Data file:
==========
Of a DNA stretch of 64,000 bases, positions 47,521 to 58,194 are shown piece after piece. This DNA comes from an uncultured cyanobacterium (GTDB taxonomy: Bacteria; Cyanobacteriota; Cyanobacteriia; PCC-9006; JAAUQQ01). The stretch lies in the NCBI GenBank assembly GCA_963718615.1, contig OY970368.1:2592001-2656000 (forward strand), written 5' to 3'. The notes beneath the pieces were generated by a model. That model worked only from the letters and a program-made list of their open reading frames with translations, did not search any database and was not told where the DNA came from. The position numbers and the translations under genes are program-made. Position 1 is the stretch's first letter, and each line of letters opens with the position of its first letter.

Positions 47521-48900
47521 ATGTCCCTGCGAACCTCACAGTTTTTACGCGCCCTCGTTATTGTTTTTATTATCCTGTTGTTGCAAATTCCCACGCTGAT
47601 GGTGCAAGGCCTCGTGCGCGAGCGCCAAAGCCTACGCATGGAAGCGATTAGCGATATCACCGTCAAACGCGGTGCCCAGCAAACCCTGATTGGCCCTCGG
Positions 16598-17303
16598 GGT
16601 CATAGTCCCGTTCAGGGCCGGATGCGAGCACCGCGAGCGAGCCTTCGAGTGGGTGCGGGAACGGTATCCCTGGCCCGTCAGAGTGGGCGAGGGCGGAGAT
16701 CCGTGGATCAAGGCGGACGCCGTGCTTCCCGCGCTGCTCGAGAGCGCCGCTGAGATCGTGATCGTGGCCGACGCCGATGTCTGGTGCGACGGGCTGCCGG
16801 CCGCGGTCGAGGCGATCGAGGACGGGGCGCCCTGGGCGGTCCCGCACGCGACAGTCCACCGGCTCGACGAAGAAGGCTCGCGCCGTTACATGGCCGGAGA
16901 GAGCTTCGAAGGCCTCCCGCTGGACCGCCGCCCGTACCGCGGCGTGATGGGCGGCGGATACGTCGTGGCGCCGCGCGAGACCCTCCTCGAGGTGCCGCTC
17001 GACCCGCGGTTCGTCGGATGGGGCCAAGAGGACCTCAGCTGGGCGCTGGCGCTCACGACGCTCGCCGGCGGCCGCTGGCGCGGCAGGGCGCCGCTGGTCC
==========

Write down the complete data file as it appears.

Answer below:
Of a DNA stretch of 64,000 bases, positions 47,521 to 58,194 are shown piece after piece. This DNA comes from an uncultured cyanobacterium (GTDB taxonomy: Bacteria; Cyanobacteriota; Cyanobacteriia; PCC-9006; JAAUQQ01). The stretch lies in the NCBI GenBank assembly GCA_963718615.1, contig OY970368.1:2592001-2656000 (forward strand), written 5' to 3'. The notes beneath the pieces were generated by a model. That model worked only from the letters and a program-made list of their open reading frames with translations, did not search any database and was not told where the DNA came from. The position numbers and the translations under genes are program-made. Position 1 is the stretch's first letter, and each line of letters opens with the position of its first letter.

Positions 47521-48900
47521 ATGTCCCTGCGAACCTCACAGTTTTTACGCGCCCTCGTTATTGTTTTTATTATCCTGTTGTTGCAAATTCCCACGCTGAT
47601 GGTGCAAGGCCTCGTGCGCGAGCGCCAAAGCCTACGCATGGAAGCGATTAGCGATATCACCGTCAAACGCGGTGCCCAGCAAACCCTGATTGGCCCTCGG
Positions 16598-17303
16598 GGT
16601 CATAGTCCCGTTCAGGGCCGGATGCGAGCACCGCGAGCGAGCCTTCGAGTGGGTGCGGGAACGGTATCCCTGGCCCGTCAGAGTGGGCGAGGGCGGAGAT
16701 CCGTGGATCAAGGCGGACGCCGTGCTTCCCGCGCTGCTCGAGAGCGCCGCTGAGATCGTGATCGTGGCCGACGCCGATGTCTGGTGCGACGGGCTGCCGG
16801 CCGCGGTCGAGGCGATCGAGGACGGGGCGCCCTGGGCGGTCCCGCACGCGACAGTCCACCGGCTCGACGAAGAAGGCTCGCGCCGTTACATGGCCGGAGA
16901 GAGCTTCGAAGGCCTCCCGCTGGACCGCCGCCCGTACCGCGGCGTGATGGGCGGCGGATACGTCGTGGCGCCGCGCGAGACCCTCCTCGAGGTGCCGCTC
17001 GACCCGCGGTTCGTCGGATGGGGCCAAGAGGACCTCAGCTGGGCGCTGGCGCTCACGACGCTCGCCGGCGGCCGCTGGCGCGGCAGGGCGCCGCTGGTCC